Pre-pandemic, what were the challenges in retaining and attracting people to supply chain?
Hiring and retaining hourly supply chain workers has been a struggle for decades. Supply chain roles are notorious for low wages, long hours, tough work and little room for professional growth.
Plus, there are typically few opportunities for engagement between leaders and the frontline to discuss worker pain points, challenges and goals. The end result: an isolating experience that leads to dissatisfaction and ultimately, quitting.
Pre-pandemic, businesses struggled to even get employees through the door. Management viewed hourly workers as dispensable – and they were treated as such. As a result, temp agencies and job boards were often used to quickly source talent. But these ‘solutions’ were time consuming, expensive and ineffective in attracting the right long-term candidates.
And although roles were filled, people didn’t stay. Businesses went back to the temp agencies for more quick hires, and retention remained unaddressed.
And post-pandemic recruitment challenges?
The pandemic forced organizations to see that hourly workers are essential. Without truck drivers and warehouse workers, many businesses crumbled when COVID kept employees at home. This shift in mindset pushed many organizations to transform hiring processes and create a better employee experience that fuels retention.
However, a lot of brands are getting the transformation wrong. Many are offering incentives like sign-on bonuses and higher wages to attract and retain workers. However, these strategies are proving to be ineffective. Hourly supply chain workers aren’t looking for more pay alone. Rather, workers are prioritizing opportunities for growth. They want careers, not jobs – complete with trainings, one-on-one feedback and professional development.
By only boosting pay, turnover persists – and it’s becoming an expensive problem. A recent WorkStep survey found the cost of hiring has nearly doubled since 2020 – rising from about $10,200 to $19,600. Organizations looking to really drive change are simply asking employees for feedback on pain points versus assuming. It’s the only way to drive change and stop the cycle.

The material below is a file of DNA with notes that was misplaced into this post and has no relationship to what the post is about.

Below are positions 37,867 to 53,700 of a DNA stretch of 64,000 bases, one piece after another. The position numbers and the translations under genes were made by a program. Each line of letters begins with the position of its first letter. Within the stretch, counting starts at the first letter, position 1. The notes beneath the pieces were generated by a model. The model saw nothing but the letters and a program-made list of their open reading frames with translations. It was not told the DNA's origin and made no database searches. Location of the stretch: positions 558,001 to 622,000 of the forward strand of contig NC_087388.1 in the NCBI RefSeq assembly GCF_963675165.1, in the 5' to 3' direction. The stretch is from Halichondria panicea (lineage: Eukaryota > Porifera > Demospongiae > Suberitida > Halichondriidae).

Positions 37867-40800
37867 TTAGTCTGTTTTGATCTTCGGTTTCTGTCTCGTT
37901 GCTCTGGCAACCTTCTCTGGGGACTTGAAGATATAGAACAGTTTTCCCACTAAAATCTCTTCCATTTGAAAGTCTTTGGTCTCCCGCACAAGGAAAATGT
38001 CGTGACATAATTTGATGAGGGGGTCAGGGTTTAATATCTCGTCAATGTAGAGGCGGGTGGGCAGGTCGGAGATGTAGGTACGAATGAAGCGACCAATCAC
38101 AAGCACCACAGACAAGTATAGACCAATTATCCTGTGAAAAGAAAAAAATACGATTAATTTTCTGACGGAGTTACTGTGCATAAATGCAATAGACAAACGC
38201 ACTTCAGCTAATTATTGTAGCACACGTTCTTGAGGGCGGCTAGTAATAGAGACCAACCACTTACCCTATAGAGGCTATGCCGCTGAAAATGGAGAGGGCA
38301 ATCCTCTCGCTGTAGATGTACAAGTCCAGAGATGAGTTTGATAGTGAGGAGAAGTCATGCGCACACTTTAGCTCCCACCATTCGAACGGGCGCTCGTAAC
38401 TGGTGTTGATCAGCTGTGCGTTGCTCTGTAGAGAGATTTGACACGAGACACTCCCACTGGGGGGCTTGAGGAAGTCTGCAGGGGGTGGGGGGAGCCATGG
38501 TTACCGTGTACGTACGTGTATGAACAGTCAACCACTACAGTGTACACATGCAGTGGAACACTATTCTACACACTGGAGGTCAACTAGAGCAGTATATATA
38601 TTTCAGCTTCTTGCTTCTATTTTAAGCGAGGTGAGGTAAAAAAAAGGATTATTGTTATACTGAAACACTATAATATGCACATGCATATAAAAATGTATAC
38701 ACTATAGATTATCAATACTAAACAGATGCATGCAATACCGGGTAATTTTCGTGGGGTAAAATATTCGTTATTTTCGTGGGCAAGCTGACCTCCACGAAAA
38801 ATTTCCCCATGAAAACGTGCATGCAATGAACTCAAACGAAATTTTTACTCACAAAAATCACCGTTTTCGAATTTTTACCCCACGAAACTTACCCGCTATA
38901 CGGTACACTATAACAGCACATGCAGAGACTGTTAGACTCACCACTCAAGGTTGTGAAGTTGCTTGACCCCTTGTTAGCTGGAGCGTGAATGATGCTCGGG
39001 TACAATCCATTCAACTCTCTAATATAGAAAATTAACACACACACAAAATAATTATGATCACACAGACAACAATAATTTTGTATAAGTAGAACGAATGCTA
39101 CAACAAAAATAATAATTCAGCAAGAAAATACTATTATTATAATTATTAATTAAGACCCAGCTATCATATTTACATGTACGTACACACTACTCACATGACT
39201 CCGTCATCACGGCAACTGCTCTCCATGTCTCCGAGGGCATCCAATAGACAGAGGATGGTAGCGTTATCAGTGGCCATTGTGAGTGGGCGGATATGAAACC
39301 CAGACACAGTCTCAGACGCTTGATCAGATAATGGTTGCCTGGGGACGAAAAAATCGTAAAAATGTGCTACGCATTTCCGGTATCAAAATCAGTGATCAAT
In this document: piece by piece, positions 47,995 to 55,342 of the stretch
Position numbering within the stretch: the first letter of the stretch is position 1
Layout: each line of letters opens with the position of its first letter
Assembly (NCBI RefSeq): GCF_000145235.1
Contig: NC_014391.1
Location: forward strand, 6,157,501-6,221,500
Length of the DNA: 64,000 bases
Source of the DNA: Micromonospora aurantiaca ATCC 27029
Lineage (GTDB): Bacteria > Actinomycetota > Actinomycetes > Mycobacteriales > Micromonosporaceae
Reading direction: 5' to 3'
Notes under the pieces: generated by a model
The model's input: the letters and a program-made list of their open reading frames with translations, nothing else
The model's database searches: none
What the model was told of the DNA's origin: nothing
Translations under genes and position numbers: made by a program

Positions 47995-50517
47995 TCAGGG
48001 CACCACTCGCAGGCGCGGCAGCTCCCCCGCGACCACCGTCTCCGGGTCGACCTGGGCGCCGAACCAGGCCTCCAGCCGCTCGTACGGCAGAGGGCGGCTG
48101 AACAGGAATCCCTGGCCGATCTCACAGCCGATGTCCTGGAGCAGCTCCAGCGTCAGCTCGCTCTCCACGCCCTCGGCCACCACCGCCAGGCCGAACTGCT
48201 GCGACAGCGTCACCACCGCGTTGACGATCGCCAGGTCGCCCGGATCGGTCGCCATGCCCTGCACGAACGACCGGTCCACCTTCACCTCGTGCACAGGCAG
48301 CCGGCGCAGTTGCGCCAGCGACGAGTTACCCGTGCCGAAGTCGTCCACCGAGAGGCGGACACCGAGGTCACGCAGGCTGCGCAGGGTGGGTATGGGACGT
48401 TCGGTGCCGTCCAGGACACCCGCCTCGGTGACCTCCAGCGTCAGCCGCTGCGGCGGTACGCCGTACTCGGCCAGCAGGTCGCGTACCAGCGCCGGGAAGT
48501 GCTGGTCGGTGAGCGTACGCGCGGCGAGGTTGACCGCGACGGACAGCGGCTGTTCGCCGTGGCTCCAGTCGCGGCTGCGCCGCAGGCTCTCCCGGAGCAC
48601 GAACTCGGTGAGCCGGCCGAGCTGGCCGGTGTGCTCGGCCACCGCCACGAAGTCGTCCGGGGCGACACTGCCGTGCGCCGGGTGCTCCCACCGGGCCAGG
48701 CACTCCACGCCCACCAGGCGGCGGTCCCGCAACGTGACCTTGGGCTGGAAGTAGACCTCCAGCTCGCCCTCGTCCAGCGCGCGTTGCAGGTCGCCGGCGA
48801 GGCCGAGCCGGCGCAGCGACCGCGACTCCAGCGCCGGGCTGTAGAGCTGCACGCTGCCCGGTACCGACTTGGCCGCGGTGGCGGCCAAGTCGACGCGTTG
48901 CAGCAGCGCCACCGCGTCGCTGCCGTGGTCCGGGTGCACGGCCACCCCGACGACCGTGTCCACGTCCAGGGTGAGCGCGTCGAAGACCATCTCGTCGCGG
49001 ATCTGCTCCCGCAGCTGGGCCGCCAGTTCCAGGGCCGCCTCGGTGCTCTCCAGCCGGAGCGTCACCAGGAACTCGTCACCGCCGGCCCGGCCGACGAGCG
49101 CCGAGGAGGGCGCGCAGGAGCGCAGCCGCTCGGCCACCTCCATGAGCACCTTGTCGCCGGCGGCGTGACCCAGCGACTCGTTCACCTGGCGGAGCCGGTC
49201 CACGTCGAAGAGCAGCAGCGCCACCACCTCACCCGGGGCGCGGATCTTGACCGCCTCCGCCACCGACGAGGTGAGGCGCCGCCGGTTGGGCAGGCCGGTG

How important is upskilling and retraining in maintaining a stable digital workforce?
Upskilling and retraining are not only important in maintaining a stable workforce – they’re also critical to retain a solid workforce. Data shows the number one reason supply chain workers quit their jobs is because of a lack of opportunity for career development. But there continues to be a misconception that hourly workers want to clock in, clock out, and cash their paychecks.
This isn’t reality. Instead, workers are looking to excel in their jobs, gain recognition for excellent work, and progress on a meaningful career path. When businesses ignore this ambition, they are directly fueling turnover.
Other top turnover drivers include not having the right tools for the job and poor onboarding. Both these pain points emphasize the demand for better training. Invest in employees with training opportunities, and they will invest in your business with their commitment, talent and productivity. It’s really a win-win scenario.
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